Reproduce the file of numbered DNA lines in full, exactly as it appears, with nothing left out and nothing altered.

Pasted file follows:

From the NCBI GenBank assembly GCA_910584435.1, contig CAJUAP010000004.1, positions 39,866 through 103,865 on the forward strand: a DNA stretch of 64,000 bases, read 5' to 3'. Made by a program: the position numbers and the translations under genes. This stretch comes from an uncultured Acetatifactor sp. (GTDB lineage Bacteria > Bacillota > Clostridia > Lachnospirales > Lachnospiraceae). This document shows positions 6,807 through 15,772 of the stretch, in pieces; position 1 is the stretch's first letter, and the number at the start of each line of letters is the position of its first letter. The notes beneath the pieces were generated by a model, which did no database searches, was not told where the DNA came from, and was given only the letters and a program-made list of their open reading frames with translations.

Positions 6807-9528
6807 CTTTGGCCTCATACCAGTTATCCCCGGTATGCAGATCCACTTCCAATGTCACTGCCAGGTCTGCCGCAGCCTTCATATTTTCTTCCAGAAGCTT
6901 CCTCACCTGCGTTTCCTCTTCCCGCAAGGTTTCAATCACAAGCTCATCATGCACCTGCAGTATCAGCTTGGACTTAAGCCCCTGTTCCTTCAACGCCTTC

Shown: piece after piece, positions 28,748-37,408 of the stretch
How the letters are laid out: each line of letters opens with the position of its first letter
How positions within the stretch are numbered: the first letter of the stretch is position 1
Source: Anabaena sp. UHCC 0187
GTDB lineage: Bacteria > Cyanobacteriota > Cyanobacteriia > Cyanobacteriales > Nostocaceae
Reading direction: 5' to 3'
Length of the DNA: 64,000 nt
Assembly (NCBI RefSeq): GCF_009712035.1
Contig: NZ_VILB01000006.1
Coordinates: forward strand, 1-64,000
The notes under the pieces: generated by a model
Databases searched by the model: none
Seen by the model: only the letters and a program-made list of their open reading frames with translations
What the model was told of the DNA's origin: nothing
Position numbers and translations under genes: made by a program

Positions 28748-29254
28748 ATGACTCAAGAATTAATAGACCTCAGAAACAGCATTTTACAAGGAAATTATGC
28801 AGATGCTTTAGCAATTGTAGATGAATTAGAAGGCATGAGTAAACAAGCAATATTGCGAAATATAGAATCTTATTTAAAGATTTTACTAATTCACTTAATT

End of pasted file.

From the NCBI GenBank assembly GCA_910584435.1, contig CAJUAP010000004.1, positions 39,866 through 103,865 on the forward strand: a DNA stretch of 64,000 bases, read 5' to 3'. Made by a program: the position numbers and the translations under genes. This stretch comes from an uncultured Acetatifactor sp. (GTDB lineage Bacteria > Bacillota > Clostridia > Lachnospirales > Lachnospiraceae). This document shows positions 6,807 through 15,772 of the stretch, in pieces; position 1 is the stretch's first letter, and the number at the start of each line of letters is the position of its first letter. The notes beneath the pieces were generated by a model, which did no database searches, was not told where the DNA came from, and was given only the letters and a program-made list of their open reading frames with translations.

Positions 6807-9528
6807 CTTTGGCCTCATACCAGTTATCCCCGGTATGCAGATCCACTTCCAATGTCACTGCCAGGTCTGCCGCAGCCTTCATATTTTCTTCCAGAAGCTT
6901 CCTCACCTGCGTTTCCTCTTCCCGCAAGGTTTCAATCACAAGCTCATCATGCACCTGCAGTATCAGCTTGGACTTAAGCCCCTGTTCCTTCAACGCCTTC

Shown: piece after piece, positions 28,748-37,408 of the stretch
How the letters are laid out: each line of letters opens with the position of its first letter
How positions within the stretch are numbered: the first letter of the stretch is position 1
Source: Anabaena sp. UHCC 0187
GTDB lineage: Bacteria > Cyanobacteriota > Cyanobacteriia > Cyanobacteriales > Nostocaceae
Reading direction: 5' to 3'
Length of the DNA: 64,000 nt
Assembly (NCBI RefSeq): GCF_009712035.1
Contig: NZ_VILB01000006.1
Coordinates: forward strand, 1-64,000
The notes under the pieces: generated by a model
Databases searched by the model: none
Seen by the model: only the letters and a program-made list of their open reading frames with translations
What the model was told of the DNA's origin: nothing
Position numbers and translations under genes: made by a program

Positions 28748-29254
28748 ATGACTCAAGAATTAATAGACCTCAGAAACAGCATTTTACAAGGAAATTATGC
28801 AGATGCTTTAGCAATTGTAGATGAATTAGAAGGCATGAGTAAACAAGCAATATTGCGAAATATAGAATCTTATTTAAAGATTTTACTAATTCACTTAATT